European bison imported from Poland now roam Denmark's Baltic island of Bornholm in places where the animals haven't lived for thousands of years. Meanwhile, in a far corner of Siberia, scientists are attempting to reconstruct an ecosystem that was lost many thousands of years ago along with the woolly mammoth by introducing bison, musk oxen, moose, horses, and reindeer to a place they call Pleistocene Park.
These efforts to "rewild" the landscape have become increasingly popular in some corners, but researchers writing in the Cell Press journal Current Biology on February 8 say that scientific evidence supporting the potential benefits of this form of restoration is limited at best. As history has shown, the introduction of species into new places is often met with unexpected, negative consequences for the environment.
"Implementation of rewilding in the field is already occurring," says David Nogués-Bravo of the Center for Macroecology, Evolution, and Climate at the University of Copenhagen. "However, scientifically we are in the dark about the consequences of rewilding, and we worry about the general lack of critical thinking surrounding these often very expensive attempts at conservation. Practitioners mustn't assume that scientists are able to predict the full consequences of introducing novel species to dynamic and ever-evolving ecosystems."
Nogués-Bravo and his colleagues say that before implementing rewilding in the field as a major conservation approach, more basic research is needed about the consequences of modifying ecosystems. They argue that, for now at least, conservation efforts should focus instead on protecting biodiversity and on reducing major threats to the environment, such as deforestation, climate change, and invasive species.
"We don't know what the consequences of rewilding may be, and rewilding may also bring de-wilding in the form of local and global extinctions," says Carsten Rahbek, also a co-author. He and Nogués-Bravo note the potential also that rewilding might draw down already limited funds available for less splashy, but more scientifically supported, conservation projects.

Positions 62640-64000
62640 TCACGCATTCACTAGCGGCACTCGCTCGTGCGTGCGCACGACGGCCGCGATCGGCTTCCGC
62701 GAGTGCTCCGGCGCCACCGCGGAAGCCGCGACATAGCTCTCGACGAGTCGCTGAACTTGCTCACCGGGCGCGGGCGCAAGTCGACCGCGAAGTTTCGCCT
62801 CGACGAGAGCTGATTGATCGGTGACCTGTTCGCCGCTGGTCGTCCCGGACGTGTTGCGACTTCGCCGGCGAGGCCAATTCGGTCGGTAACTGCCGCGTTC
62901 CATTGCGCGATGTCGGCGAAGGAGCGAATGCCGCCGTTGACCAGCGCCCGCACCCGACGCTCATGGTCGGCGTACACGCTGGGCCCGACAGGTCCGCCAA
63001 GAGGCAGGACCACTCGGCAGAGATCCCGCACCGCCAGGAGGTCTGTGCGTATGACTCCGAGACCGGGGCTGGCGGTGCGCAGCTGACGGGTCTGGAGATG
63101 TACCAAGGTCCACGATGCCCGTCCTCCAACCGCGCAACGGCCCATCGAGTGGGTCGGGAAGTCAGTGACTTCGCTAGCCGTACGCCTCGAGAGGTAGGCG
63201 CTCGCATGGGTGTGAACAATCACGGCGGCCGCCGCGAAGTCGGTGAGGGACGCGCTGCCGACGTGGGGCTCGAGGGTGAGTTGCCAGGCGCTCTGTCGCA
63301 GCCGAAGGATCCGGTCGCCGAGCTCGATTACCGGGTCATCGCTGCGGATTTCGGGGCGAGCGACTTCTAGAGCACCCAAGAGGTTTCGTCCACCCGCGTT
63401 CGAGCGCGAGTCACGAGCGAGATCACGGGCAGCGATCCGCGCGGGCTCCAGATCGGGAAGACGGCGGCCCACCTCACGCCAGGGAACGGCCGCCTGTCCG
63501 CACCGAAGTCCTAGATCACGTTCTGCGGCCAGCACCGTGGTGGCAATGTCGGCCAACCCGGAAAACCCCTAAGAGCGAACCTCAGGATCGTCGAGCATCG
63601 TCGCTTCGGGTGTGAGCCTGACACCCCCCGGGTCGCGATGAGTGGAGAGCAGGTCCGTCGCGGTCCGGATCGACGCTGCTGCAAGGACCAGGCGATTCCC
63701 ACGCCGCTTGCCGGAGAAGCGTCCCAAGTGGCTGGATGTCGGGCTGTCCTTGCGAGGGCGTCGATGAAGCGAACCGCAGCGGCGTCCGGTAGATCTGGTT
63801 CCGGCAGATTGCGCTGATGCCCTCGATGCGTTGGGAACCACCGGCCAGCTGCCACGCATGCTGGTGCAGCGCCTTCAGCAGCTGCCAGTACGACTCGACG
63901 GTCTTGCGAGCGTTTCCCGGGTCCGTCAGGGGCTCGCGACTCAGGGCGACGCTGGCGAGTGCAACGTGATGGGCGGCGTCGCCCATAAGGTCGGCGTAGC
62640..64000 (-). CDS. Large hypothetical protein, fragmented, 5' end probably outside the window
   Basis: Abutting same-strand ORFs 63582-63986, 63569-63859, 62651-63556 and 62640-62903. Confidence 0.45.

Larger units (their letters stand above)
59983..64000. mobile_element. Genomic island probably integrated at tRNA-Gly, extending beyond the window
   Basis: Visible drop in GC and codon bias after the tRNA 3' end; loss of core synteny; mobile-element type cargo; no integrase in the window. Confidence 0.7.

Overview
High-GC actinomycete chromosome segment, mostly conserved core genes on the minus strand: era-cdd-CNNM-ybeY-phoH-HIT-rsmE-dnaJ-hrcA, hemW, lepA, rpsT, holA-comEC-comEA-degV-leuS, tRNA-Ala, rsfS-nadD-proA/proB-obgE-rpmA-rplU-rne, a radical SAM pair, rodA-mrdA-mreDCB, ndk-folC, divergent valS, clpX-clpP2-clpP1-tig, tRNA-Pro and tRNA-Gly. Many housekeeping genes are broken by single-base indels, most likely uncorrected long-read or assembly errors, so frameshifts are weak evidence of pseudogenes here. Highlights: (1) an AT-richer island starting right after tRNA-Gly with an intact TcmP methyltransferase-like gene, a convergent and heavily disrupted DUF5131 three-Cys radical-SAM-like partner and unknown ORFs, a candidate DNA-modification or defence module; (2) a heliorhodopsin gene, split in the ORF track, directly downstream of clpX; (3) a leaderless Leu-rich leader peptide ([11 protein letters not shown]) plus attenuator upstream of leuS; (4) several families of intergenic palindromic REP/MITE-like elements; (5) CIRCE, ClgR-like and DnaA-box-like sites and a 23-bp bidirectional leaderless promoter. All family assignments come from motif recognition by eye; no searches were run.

Daniel Simberloff, a co-author from the University of Tennessee, says that the reintroduction of wolves to Yellowstone National Park is often highlighted as a success story through its cascading effects on the landscape. But the influence of such reintroductions can be highly variable and hard to predict.
"Only in some cases do you find evidence of strong cascading effects of large mammals, while other examples show only weak effects or even unexpected, but dramatic, negative consequences," Simberloff says. "Therefore, we advocate caution and careful consideration both for the animals that are rewilded and the ecosystems they are placed into."
While hard work, vigilance, and creativity on the part of scientists, conservation practitioners, and policy makers are required to face the world's sixth mass extinction event, the researchers write, "our hope is that the hard work is grounded in detailed ecological theory and offers clear conservation benefits to all of biodiversity and not just the opportunity to see large, wild beasts roaming the landscape."
The researchers say that they are now exploring the feasibility, adequacy, and risks of rewilding by studying fossil remains and their DNA in museums around the world. Their goal is to understand changes in ecosystems that occurred in past "natural experiments" that resemble rewilding.
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